Lovely

So, it was cold here yesterday. The stupid transit strike is still going on so there were no buses. I've been getting a drive to work with Lee in the mornings (and walking home) but he had an appointment yesterday morning. If I had gotten a drive with him I would have been at work at 7:30am. That is really early...even for me. So I said I'd walk to work, even though the windchill was minus -34C. It didn't look too windy so I thought it would be fine. I had layers. I'd be ok. After all people were walking further and longer than I had to walk the other week when we had that brutally cold snap. And since he's be picking me up at lunch it was a normal walk day, just a cold one.

Yeah. Bad decision on my part.

I walked to work. It was cold. My right ear in particular seemed to be pretty cold. It took me about 25 minutes to walk to work.

My ear hurt but to be honest I didn't think too much of it. You see, cold generally equals pain for me. The only reason my toes weren't in pain was because I had slapped some toe warmers on them. Heat Factory toe warmers have been saving my toes this winter and I thank the doctor that recommended them. This is the same doctor who believes I may have something akin to Raynaud's phenomenon, which would help explain while my hands and feet are chronically cold and why whenever I go out in the cold I'm in pain.

In all honesty I thought that being in pain in the cold was normal. I thought that other people just handled it better than I did. Apparently most people don't lose complete feeling in their toes when walking through the grocery store parking lot. Apparently for most people their toes don't go from fine to pain in less than two minutes in the cold.

I'm just special I guess. Basically what the doctor thinks happens is that when my toes (and fingers) encounter cold my circulatory system freaks and restricts blood flow to my extremeties, which helps explain both the icecube nature of my toes and the pain. Now I don't have anything like the dramatic pictures in that Wikipedia article. And there's no true test for this condition, although there are some things they can test for that point to an increased likelihood for it. And I fully plan on getting those tests done when the stupid bus strike is over and I can actually get to and from the lab.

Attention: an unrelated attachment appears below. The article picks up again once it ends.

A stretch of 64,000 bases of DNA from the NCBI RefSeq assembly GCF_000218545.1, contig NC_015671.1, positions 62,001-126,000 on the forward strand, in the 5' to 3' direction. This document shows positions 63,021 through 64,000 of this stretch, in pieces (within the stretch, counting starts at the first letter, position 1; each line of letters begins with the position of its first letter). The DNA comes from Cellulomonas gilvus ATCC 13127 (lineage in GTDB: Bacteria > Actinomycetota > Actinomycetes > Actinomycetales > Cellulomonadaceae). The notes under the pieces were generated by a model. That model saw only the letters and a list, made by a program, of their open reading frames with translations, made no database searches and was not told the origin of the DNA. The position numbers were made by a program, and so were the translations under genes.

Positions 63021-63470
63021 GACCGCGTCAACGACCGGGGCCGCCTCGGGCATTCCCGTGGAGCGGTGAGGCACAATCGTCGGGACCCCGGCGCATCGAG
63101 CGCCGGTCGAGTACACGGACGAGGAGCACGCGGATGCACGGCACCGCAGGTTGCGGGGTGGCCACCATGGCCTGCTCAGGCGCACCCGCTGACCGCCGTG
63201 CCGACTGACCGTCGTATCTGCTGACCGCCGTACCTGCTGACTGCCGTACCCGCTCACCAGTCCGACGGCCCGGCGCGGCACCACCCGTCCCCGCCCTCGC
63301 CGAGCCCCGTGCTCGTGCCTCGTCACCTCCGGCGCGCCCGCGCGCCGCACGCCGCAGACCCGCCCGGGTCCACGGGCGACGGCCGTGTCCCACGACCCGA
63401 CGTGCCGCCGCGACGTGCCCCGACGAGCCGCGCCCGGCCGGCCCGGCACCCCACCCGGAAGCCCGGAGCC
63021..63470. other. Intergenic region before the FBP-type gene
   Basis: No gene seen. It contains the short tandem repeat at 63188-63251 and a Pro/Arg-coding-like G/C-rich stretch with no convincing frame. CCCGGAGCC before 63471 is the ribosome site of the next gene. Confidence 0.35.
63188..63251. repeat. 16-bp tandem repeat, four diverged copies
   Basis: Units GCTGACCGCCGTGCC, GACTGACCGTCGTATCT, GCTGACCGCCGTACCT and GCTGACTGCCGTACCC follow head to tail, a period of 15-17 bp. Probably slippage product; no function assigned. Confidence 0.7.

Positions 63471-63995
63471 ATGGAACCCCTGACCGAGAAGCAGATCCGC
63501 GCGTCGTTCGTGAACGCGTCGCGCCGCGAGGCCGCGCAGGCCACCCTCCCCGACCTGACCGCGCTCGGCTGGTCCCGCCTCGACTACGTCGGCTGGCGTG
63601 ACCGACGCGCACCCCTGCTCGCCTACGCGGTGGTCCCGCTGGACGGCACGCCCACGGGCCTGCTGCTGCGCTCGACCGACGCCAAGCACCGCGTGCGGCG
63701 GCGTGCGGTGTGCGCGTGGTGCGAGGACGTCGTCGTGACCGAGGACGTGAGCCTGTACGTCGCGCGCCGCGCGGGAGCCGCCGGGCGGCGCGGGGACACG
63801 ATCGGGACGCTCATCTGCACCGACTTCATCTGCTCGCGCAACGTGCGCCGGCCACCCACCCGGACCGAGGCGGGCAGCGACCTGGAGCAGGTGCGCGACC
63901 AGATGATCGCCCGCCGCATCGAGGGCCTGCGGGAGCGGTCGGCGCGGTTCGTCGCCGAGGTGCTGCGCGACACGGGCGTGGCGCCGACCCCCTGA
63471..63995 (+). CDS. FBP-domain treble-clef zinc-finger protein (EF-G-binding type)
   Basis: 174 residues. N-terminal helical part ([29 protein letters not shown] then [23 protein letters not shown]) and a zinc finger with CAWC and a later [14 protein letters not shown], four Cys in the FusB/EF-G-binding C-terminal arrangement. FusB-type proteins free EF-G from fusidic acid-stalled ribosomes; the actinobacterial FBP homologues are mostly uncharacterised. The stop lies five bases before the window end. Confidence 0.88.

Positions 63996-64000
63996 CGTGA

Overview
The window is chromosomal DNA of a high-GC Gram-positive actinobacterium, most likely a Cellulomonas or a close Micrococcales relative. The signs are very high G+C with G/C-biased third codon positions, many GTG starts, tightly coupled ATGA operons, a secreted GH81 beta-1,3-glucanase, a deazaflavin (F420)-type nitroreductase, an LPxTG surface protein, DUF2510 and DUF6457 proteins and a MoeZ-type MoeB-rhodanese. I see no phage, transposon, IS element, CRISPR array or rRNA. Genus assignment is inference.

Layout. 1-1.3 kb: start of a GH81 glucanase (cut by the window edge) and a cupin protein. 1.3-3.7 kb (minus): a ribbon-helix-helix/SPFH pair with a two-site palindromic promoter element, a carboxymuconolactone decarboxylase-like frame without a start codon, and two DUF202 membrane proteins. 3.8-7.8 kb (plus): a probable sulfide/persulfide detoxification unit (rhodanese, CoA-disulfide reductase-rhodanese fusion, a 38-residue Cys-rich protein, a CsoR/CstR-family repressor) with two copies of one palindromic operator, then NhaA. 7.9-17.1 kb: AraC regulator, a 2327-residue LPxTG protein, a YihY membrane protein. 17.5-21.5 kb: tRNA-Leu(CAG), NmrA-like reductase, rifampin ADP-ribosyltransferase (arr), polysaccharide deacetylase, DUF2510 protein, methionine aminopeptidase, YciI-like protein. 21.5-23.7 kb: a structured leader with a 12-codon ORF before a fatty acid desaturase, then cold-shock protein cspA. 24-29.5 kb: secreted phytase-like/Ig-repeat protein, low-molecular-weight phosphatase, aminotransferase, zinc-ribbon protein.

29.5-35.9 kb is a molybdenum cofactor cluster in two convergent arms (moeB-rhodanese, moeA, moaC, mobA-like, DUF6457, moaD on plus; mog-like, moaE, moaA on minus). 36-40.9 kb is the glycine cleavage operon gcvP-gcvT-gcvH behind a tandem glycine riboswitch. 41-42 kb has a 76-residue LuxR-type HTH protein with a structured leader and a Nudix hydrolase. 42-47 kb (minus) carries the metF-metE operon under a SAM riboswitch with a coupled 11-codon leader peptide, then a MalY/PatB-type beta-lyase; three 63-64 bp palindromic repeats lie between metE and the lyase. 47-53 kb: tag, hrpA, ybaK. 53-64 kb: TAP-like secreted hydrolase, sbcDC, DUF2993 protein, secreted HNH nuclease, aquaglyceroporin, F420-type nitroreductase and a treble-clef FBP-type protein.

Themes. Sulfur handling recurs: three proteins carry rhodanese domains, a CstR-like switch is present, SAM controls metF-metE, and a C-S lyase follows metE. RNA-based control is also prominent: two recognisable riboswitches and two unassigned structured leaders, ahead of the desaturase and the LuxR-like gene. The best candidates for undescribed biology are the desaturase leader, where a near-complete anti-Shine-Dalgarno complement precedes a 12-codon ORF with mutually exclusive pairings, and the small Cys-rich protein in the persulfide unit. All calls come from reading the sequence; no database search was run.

This is all to say that I've been pretty darned careful this year about staying warm. I've also been feeling much better about the outdoors this winter now that I know I can do things to retain feeling in my feet.

So I was pretty surprised yesterday afternoon, long after I had been out to in the cold to realize that my ear was still hurting. I was even more suprised an hour or two after that to go into the bathroom, pull back my hair and realize that my ear was blood red.

Frostbite.

I have never had frostbite in my life before but well, either it was frostbite or something else was seriously wrong with my ear. So off the hospital we went where we waited for four hours for the doctor to say, "Yep. That's frostbite alright." I was sent home with instructions to keep my ear out of the cold, take advil and buy a new hat. Lovely.

So I'm sitting at home today, taking advil, researching warm hats (and trying to figure out how the hell I'm going to wear one because my ear - it hurts like hell when something touches it), and trying to figure out how the heck I'm going to get home from work for the rest of the week if I can't walk.

I'm having one of those weeks where I understand why Canadians go south to Florida or Arizona for the winter.